Mark’s to do list


Finish Riverfront Park. This project has been languishing for years due to red tape, lack of funds and lack political will on the part of some city councilors. It should be one of the best parks in the Metro region and would enhance the downtown and draw the kind of development Milwaukie desires rather than just what it can get.

Remove Kellogg dam. This dam has served no purpose for decades. It has been a barrier for the thousands of spawning salmon that used to fill the stream over a century and half ago. Today it backs up a warm, fetid, shallow blackberry choked pond which does nothing to enhance the city. Once it is removed and the toxic sediment is dealt with, the area can become part of a chain of beautiful parks starting at the Riverfront and ending at Dogwood.

Make the neighborhoods safe for families to walk and bike. In many neighborhoods, it is very uncomfortable if not downright unsafe for a family, let alone children to walk or bike to school. That should not be so. In our city anyone should be able to comfortably walk or ride a bike anywhere. The problem is that the current paradigm is a very expensive system. My goal is to look for ways to have neighbors design their streets and work together to make them the best they can be.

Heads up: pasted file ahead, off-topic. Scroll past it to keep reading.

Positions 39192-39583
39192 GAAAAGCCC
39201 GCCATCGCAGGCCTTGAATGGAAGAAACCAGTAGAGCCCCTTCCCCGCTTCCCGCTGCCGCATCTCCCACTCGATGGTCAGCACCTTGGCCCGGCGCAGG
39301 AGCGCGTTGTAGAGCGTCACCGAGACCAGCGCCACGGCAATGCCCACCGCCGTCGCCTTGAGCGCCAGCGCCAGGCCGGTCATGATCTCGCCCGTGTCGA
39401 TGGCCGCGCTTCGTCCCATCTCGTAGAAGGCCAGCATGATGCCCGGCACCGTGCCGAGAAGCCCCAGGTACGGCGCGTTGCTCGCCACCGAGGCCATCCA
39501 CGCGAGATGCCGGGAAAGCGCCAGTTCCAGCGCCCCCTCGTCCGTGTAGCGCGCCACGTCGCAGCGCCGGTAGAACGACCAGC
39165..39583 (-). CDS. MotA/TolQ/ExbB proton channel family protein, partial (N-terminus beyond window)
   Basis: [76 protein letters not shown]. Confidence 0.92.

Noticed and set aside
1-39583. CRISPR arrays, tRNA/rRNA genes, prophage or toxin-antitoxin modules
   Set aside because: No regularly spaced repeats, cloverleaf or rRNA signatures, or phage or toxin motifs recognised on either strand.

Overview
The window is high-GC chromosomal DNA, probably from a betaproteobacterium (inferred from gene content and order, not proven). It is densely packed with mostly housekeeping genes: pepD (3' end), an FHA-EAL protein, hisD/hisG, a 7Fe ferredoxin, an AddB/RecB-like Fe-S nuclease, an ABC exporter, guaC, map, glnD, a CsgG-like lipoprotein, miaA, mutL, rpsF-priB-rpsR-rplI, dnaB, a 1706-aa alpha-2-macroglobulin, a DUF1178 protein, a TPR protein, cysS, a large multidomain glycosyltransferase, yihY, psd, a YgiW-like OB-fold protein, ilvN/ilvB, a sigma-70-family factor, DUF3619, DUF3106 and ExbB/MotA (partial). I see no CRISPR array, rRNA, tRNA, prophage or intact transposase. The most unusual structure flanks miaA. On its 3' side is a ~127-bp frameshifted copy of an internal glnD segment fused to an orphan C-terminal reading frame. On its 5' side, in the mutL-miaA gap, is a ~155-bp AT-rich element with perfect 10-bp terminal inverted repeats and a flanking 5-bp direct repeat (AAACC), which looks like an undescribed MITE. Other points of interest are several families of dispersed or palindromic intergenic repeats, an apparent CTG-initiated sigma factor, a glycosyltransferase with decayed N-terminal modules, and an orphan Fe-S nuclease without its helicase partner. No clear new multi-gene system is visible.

Create small commercial pockets in the neighborhoods. Before the day of the strip mall and the shopping centers, folks could happily walk the corner grocery and other day to day services without having to fight traffic and search for parking. I think it’s time bring that back, by allowing certain limited commercial uses in identified pockets in the neighborhoods we can again have things like coffee shops, bakeries, grocery stores and brewpubs within walking distance of most of the population. This will not only enhance the community but it will also bring new businesses and job opportunities to town.

There are a lot of ways we could be working to bring new jobs to Milwaukie, from the new South Down Town to an improved North Main industrial area and commercial pockets in the neighborhoods we should be seeking out businesses that will add to the livability and job market for local people. There may even be ways for the city to offer incentives to desirable new companies.